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'Modi the immortal': Chinese netizens think Indian PM is different, amazing, says report

NEW DELHI: The Chinese netizens have given an "unusual" nickname to Prime Minister Narendra Modi - "Modi Laoxian"-even as India and China have been engaged in a bitter border row for the last three years. "Modi Laoxian" means Modi is immortal. In Chinese, Laoxian refers to "an elderly immortal with some weird abilities".

According to a recent report on a US-based international online news magazine, Chinese netizens think PM Modi is different - "even more amazing"-than other world leaders. The Laoxian-like difference is not just in his dressing style and physical appearance, but in some of his policies as compared to his predecessors as well, the Chinese netizens think.

As per the article published in The Diplomat, it is not just his appearance or policies, but the curiosity, astonishment, and "perhaps a dash of cynicism" that he evokes among the Chinese people, which is reflected in the word “laoxian".

The author of the article goes on to say that it is rare for Chinese netizens to give a nickname to a foreign leader and that PM Modi's stands out above all others. "Clearly he has made an impression on Chinese public opinion."

Also amid the ongoing Ukraine-Russia war, which has pitted the United States and West against the Russia, as per the article, most Chinese feel that PM Modi's India can maintain a balance among the major countries in the world. "Whether it is Russia, the US or Global South countries, India can enjoy friendly ties with all of them, which is very admirable to some Chinese netizens," reads the article.

The article concludes that on the whole, the Chinese have no malice toward India, except in relation to the border dispute.

The Chinese and Indian armies have been engaged in stand-off since 2020 following aggressive military actions by the former in eastern Ladakh, violating the agreements to resolve the border dispute.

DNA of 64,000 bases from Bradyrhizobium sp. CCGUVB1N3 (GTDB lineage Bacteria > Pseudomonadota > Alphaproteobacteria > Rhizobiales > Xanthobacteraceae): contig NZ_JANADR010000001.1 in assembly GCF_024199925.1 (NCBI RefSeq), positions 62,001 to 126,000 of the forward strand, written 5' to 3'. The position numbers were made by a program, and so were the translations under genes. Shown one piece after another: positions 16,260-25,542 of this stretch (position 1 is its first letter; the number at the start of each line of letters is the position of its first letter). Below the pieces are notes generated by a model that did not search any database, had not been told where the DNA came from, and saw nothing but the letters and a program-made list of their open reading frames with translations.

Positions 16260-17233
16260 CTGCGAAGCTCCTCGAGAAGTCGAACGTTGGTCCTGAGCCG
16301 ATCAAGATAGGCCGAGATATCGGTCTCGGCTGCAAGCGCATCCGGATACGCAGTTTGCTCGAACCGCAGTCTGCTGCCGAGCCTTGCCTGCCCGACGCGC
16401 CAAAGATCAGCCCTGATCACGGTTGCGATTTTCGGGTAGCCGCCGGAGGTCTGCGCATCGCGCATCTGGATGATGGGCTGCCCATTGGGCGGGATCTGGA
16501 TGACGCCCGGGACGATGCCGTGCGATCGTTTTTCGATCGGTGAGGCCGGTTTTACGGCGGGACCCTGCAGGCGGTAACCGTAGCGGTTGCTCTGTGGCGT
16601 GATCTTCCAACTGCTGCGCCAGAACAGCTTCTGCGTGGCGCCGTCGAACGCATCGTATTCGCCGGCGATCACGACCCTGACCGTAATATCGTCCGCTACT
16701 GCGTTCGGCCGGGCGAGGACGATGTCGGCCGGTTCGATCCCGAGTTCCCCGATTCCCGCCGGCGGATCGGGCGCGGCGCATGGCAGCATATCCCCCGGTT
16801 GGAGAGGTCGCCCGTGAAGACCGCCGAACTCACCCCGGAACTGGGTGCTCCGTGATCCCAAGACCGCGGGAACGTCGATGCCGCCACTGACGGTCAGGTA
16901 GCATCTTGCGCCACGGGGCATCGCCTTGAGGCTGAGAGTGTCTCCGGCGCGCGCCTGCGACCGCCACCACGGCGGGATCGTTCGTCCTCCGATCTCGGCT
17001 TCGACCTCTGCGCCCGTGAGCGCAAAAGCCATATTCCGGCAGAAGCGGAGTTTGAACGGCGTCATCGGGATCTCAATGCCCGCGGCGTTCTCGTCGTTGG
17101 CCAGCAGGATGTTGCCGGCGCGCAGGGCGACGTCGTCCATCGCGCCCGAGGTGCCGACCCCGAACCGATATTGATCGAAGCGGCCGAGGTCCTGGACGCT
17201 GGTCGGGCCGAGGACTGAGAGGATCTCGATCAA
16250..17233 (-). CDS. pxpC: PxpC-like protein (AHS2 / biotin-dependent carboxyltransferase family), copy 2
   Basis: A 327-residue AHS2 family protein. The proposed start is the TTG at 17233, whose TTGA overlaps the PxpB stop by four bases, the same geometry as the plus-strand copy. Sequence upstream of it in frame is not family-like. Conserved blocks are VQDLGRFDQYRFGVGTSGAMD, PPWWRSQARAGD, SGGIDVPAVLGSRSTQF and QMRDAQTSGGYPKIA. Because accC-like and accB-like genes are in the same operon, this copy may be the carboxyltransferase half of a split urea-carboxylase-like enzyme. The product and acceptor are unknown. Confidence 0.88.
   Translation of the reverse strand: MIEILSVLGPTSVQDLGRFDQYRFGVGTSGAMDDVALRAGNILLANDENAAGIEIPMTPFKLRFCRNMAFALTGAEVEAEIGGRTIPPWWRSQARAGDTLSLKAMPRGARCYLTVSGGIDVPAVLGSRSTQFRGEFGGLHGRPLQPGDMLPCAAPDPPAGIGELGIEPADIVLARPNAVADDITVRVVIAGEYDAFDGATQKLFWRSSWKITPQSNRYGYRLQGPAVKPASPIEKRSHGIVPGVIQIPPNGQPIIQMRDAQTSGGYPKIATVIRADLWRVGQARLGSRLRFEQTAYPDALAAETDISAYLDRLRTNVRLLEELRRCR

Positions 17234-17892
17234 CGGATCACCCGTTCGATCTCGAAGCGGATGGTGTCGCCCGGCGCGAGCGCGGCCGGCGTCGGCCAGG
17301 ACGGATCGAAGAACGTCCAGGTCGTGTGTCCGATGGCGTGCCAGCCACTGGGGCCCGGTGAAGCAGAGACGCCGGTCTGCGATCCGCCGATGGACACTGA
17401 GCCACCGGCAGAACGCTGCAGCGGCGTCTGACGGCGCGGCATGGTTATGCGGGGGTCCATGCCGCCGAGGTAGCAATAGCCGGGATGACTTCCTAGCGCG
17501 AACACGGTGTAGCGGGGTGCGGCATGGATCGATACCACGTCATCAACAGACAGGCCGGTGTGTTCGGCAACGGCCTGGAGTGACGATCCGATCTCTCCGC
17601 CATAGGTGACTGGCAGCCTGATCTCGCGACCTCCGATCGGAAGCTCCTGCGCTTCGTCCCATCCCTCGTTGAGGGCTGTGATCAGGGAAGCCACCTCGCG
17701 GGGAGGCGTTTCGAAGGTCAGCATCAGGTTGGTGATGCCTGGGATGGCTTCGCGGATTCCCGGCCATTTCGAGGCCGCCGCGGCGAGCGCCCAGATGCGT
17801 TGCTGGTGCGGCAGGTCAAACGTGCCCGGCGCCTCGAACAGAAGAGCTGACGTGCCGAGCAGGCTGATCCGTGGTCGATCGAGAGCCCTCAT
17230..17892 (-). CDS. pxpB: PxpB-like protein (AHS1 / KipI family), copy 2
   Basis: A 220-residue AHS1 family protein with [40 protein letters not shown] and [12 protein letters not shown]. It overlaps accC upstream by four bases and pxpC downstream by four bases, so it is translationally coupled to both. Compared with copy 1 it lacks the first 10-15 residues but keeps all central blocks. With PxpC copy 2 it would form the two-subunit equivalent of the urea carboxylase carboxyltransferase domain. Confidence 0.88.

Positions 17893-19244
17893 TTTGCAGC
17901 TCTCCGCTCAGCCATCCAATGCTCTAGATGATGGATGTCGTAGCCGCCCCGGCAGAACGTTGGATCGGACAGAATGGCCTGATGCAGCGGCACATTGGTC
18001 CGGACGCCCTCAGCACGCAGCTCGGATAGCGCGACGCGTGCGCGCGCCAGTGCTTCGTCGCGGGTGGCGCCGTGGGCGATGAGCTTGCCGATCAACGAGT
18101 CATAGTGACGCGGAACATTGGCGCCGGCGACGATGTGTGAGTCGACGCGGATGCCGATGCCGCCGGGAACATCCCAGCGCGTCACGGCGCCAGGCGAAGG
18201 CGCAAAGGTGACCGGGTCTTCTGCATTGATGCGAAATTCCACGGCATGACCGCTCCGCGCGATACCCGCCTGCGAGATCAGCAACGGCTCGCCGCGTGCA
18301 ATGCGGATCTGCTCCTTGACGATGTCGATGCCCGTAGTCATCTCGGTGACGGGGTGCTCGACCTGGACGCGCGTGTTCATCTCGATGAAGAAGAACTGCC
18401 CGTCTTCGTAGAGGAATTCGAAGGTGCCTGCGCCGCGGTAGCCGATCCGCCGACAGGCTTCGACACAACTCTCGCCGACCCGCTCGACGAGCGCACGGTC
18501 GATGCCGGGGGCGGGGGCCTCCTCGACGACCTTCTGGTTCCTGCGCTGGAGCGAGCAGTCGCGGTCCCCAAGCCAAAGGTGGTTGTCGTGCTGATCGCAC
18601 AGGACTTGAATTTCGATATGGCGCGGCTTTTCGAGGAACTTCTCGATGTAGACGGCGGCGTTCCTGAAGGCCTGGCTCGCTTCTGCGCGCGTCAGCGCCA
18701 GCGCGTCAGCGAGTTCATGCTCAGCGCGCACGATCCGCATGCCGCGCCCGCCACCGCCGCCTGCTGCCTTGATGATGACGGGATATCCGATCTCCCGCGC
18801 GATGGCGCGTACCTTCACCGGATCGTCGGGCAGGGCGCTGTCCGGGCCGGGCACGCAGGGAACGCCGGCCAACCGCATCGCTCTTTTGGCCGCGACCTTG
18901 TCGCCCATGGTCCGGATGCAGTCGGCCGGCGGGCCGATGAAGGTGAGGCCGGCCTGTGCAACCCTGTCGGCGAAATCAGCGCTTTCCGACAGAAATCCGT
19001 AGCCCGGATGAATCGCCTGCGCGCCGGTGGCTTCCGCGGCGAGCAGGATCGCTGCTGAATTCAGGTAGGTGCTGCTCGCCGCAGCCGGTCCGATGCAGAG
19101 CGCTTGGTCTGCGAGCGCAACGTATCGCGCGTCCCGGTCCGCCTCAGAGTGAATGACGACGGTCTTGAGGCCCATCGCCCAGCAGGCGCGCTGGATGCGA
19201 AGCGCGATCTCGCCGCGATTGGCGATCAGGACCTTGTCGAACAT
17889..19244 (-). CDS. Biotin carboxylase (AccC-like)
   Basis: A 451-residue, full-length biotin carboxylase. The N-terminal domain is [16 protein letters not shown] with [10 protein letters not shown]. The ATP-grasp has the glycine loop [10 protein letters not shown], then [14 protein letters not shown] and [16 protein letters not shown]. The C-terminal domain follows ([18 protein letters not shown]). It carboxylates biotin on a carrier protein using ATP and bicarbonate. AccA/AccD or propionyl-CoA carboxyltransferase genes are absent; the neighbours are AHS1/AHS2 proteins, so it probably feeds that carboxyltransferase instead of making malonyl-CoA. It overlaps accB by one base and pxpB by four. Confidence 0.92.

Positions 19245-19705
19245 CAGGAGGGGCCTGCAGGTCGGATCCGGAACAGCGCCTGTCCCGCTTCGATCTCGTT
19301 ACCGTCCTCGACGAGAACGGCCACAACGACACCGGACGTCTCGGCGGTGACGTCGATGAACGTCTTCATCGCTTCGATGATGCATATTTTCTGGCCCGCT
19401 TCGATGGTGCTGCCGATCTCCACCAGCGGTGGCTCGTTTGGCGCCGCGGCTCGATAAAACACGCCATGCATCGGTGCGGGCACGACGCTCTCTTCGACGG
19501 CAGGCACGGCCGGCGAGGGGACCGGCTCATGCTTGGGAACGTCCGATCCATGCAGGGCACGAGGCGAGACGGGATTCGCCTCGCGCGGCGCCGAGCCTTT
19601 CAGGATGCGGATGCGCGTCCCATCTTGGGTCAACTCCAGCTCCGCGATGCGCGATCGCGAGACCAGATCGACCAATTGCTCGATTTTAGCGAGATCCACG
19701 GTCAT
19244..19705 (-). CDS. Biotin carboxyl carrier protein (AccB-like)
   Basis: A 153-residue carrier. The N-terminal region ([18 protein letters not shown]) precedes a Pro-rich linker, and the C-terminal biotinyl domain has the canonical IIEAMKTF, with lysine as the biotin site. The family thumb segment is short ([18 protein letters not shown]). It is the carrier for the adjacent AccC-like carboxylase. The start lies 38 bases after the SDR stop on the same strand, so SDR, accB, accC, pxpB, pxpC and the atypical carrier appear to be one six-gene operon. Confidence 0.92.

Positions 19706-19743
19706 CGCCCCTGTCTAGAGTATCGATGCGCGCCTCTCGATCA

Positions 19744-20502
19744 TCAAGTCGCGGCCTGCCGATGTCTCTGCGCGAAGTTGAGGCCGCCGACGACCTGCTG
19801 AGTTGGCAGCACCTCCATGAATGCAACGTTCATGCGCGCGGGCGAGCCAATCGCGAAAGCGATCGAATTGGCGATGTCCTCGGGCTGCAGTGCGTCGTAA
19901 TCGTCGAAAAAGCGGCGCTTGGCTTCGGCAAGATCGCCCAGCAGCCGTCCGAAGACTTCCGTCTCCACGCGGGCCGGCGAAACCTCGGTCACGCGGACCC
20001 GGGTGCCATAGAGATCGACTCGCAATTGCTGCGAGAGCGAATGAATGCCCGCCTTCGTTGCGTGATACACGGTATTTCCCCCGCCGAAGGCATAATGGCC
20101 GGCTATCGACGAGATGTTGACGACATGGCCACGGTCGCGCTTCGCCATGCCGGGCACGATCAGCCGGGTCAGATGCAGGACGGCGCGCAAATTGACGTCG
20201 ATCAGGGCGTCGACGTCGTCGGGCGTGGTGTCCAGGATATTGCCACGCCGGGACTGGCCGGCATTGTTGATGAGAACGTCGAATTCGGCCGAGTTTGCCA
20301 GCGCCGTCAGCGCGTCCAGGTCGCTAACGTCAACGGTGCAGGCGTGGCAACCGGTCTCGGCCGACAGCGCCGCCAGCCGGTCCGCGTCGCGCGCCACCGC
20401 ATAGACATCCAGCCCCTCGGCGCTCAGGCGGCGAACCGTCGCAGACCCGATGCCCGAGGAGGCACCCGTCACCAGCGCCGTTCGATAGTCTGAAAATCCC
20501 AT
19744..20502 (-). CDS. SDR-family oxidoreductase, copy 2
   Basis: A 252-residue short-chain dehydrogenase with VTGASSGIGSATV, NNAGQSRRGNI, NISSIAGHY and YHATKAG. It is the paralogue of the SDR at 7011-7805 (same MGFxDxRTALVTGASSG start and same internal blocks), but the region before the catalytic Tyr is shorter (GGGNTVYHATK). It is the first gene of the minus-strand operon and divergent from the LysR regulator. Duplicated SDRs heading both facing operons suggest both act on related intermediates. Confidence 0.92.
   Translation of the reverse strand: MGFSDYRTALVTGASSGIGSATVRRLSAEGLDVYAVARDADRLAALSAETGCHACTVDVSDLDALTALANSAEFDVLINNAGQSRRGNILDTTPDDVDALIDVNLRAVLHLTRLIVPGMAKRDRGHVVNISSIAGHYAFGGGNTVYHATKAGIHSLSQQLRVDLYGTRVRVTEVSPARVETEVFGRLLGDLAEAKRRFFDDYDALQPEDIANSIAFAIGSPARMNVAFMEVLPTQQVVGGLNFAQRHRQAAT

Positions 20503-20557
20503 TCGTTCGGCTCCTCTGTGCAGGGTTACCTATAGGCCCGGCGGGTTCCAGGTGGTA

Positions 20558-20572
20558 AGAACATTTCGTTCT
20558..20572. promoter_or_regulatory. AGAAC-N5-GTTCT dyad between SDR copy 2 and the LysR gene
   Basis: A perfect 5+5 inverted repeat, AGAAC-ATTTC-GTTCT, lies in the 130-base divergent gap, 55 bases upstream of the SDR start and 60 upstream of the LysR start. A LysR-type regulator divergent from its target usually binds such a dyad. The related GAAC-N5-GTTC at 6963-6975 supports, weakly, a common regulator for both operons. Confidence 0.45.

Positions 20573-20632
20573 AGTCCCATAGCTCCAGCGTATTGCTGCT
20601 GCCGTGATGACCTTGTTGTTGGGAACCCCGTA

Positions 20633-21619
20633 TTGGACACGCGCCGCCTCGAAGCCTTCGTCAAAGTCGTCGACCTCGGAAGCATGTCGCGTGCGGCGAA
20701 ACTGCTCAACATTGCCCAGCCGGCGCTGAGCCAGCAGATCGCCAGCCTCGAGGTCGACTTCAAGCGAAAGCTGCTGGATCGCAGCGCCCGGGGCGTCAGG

The two countries have held 17 rounds of high-level military commanders' talks to resolve the stand-off.

Not just on the Chinese internet, Prime Minister Modi is well-known in China. He even interacted with the Chinese public through his account on microblogging site Sina Weibo which he opened in 2015 and had over 2.44 lakh followers.

However, he quit Weibo in July 2020 after the Indian government moved to ban 59 Chinese Apps following the border skirmish. The Chinese equivalent to Twitter, Sina Weibo, currently has over 582 million active users.

Also, soon after taking charge at the Centre for the first time in 2014, PM Modi hosted Chinese President Xi Jinping in Ahmedabad, followed by former Premier Li Keqiang.

The Diplomat article adds Chinese views of India are very complicated - but generally based on a sense of superiority and self-confidence.

The article also mentions the Chinese netizens' views on having better ties with India than Pakistan as they believe China's attempts to use its “all-weather ally” Pakistan as "unrealistic” as the "gap between the two South Asian neighbours is getting wider”. Pakistan lately has been embroiled in both political and economic meltdown.

"The facts over the past nine years have proved that China and India have more room for cooperation. For example, China's trade with India is worth USD115 billion a year - far more than China's trade with sits at around USD 30 billion”, reads the article.


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